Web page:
04th March – Today In Our Footballing History

04/03/1899 Belfast Wales 1-0 Philip Meldon

James Lewis, John Pyper, Sam Torrans, Archie Goodall, Bob Milne, John Taggart, Thomas Morrison, Philip Meldon, John Hanna, Joseph McAllen, John Peden

A fortnight earlier Ireland had lost 13-2 against England at Sunderland’s Roker Park. For this home match against the Welsh however, the Irish selectors brought together a much stronger team. The only players who kept their place in the side heavily beaten by England were; James Lewis, John Pyper, Sam Torrans, Bob Milne and Joseph McAllen. Jack Ponsonby, Mick Cochrane, James Campbell, Toby Mercer, Jack Waring and Jack Wattie were dropped in favour of Archie Goodall (Derby County), John Taggart (Walsall), Thomas Morrison (Burnley), Philip Meldon (Dublin City), John Hanna (Royal Artillery Portsmouth) and John Peden (Distillery).

The reasoning behind this was because the Irish FA changed tack and began following the example already set by both the Welsh and Scottish FA’s in selecting players born in the associations’ territory but playing their trade with English clubs, rather than solely selecting locally based players.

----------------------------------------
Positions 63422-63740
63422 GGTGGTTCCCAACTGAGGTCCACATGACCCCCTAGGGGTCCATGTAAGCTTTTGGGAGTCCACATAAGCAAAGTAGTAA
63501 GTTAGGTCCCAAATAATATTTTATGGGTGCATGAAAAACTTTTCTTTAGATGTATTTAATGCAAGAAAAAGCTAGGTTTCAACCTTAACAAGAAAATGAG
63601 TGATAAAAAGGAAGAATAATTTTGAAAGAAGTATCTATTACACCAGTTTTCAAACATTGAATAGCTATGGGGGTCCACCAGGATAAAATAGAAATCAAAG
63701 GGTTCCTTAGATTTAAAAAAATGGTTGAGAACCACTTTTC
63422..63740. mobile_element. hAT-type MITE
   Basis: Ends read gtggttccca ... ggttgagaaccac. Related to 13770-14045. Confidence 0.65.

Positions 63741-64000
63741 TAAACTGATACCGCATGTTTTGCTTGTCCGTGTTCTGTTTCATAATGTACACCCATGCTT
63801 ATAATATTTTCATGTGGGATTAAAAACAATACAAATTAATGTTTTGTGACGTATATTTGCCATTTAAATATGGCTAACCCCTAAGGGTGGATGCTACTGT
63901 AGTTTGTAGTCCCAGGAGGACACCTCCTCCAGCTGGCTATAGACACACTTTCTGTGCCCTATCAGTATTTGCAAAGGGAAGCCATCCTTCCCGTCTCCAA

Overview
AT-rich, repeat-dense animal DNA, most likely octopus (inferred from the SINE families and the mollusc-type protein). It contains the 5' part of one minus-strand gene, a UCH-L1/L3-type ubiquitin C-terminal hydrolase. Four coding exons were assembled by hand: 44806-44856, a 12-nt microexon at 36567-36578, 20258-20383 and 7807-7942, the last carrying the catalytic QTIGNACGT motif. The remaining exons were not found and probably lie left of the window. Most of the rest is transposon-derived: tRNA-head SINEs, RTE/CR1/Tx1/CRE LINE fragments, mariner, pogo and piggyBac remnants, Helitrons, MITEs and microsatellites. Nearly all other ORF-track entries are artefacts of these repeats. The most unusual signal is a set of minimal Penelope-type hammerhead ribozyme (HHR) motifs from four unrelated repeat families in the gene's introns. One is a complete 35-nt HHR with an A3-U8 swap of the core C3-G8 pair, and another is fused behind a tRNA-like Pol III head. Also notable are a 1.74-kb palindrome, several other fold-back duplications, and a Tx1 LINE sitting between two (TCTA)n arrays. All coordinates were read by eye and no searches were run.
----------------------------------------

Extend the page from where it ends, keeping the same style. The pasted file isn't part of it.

Unfortunately for Wales some of their English based players had to decline the invitation to join the Welsh squad due to club commitments.

The two teams were therefore evenly matched but it was Ireland who managed to score the vital goal which sealed victory. Ironically it was Dublin based player Philip Meldon (Dublin Freebooters) who scored the winning goal for Ireland on his international debut in the 60th minute of the match.

The gradual increase in Ireland’s competitiveness against the other Home Nations was starting to show in their games against Wales. This victory was their third successive victory against their Celtic cousins. However, only a few weeks later another heavy defeat, this time to Scotland 9-1 showed the Irish FA that they still had a lot of work to do.

Author: Magheramesk

* Trivia – Goalscorer Philip Meldon was a member of one Ireland’s most famous cricket families whose deeds spanned two generations. A forcing right-handed batsman, whom some thought unreliable, he was a very good leg spinner of whom Pat Hone wrote, “He must have been the slowest bowler who ever bowled in reputable cricket.”

Source: cricketeurope4.net

The Glasgow Herald Match Report

Northern Ireland Footballing Greats



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